The correspondents further guessed that foo-fighters were intended: 1) to dazzle pilots; 2) to serve as aiming points for antiaircraft gunners; 3) to interfere with a plane's radar; 4) to cut a plane's ignition, thus stop its engine in midair.
Some scientists suggested another possibility: that the fireballs were nothing more than St. Elmo's Fire, a reddish, brushlike discharge of atmospheric electricity which has often been seen near the tips of church steeples, ships' masts and yardarms. It often appears at a plane's wing tips.
ARTICLE FROM WIKIPEDIA
The first sightings occurred in November 1944, when pilots flying over Germany by night reported seeing fast-moving round glowing objects following their aircraft. The objects were variously described as fiery, and glowing red, white, or orange. Some pilots described them as resembling Christmas tree lights and reported that they seemed to toy with the aircraft, making wild turns before simply vanishing. Pilots and aircrew reported that the objects flew formation with their aircraft and behaved as if under intelligent control, but never displayed hostile behavior. However, they could not be outmaneuvered or shot down. The phenomenon was so widespread that the lights earned a name - in the European Theater of Operations they were often called "kraut fireballs" but for the most part called "foo-fighters".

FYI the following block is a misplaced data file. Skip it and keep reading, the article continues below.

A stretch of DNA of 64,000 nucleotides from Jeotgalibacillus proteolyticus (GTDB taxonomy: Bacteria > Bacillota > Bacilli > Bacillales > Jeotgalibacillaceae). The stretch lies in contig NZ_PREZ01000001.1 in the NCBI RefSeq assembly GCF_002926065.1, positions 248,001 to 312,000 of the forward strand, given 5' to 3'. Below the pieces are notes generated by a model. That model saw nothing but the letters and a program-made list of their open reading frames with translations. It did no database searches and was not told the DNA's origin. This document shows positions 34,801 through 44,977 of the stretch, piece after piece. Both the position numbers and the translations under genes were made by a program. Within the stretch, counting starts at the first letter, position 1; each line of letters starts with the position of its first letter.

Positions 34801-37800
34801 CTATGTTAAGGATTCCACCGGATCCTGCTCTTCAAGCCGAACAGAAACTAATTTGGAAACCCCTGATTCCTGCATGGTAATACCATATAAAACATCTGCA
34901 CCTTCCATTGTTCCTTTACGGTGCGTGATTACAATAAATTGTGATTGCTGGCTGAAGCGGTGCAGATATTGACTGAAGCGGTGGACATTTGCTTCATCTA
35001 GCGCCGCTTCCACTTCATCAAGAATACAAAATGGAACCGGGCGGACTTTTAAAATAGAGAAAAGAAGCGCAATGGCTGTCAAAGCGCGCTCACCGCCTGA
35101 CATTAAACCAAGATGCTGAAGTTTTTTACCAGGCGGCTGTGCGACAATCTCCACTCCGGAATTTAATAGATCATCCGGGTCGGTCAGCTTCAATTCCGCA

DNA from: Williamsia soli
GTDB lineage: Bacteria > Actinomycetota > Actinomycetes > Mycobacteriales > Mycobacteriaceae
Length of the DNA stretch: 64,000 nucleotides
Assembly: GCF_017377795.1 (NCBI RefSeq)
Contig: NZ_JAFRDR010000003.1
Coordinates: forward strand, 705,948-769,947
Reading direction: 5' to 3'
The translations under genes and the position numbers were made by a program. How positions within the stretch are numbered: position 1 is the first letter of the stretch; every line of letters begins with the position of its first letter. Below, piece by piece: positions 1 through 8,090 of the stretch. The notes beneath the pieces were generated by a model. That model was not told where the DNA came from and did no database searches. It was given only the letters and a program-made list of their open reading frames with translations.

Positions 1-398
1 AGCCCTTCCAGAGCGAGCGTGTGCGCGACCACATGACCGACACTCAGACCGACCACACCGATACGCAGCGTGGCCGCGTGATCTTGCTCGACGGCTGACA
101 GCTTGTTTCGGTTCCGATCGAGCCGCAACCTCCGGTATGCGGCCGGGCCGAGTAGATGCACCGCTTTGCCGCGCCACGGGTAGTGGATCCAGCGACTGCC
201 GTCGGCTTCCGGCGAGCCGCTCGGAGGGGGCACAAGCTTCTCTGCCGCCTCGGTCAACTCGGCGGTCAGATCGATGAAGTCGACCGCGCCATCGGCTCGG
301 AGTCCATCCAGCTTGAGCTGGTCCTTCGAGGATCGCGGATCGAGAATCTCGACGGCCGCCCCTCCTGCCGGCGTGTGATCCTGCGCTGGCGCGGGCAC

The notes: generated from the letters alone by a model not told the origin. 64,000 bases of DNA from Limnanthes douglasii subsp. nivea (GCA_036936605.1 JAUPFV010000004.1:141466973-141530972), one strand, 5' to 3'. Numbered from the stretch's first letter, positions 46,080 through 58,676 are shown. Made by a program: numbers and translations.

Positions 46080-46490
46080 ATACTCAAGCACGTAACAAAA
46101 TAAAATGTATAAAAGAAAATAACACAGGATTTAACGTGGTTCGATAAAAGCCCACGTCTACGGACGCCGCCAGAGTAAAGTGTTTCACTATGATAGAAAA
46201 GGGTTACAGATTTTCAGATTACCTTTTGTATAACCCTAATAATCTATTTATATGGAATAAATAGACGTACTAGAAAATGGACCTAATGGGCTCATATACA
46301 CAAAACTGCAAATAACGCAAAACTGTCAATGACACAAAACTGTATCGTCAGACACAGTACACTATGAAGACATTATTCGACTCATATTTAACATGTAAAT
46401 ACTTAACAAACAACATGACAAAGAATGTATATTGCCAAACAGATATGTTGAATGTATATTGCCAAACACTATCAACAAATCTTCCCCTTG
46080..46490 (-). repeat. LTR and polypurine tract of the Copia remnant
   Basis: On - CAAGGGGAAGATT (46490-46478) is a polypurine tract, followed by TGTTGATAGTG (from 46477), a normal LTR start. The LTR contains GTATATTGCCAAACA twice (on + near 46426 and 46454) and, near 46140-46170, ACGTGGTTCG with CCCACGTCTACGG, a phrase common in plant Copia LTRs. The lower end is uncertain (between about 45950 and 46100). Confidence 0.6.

The military took the sightings seriously, suspecting that the mysterious sightings might be secret German weapons, but further investigation revealed that German and Japanese pilots had reported similar sightings. In its 15 January 1945 edition TIME magazine carried a story entitled "Foo-Fighter", in which it reported that the "balls of fire" had been following USAAF night fighters for over a month, and that the pilots had named it the "foo-fighter". According to TIME, descriptions of the phenomena varied, but the pilots agreed that the mysterious lights followed their aircraft closely at high speed. Some scientists at the time rationalized the sightings as an illusion probably caused by afterimages of dazzle caused by flak bursts, while others suggested St. Elmo's Fire as an explanation. The "balls of fire" phenomenon reported from the Pacific Theater of Operations differed somewhat from the foo fighters reported from Europe; the "ball of fire" resembled a large burning sphere which "just hung in the sky", though it was reported to sometimes follow aircraft. On one occasion, the gunner of a B-29 aircraft managed to hit one with gunfire, causing it to break up into several large pieces which fell on buildings below and set them on fire. As with the European foo fighters, no aircraft was reported as having been attacked by a "ball of fire."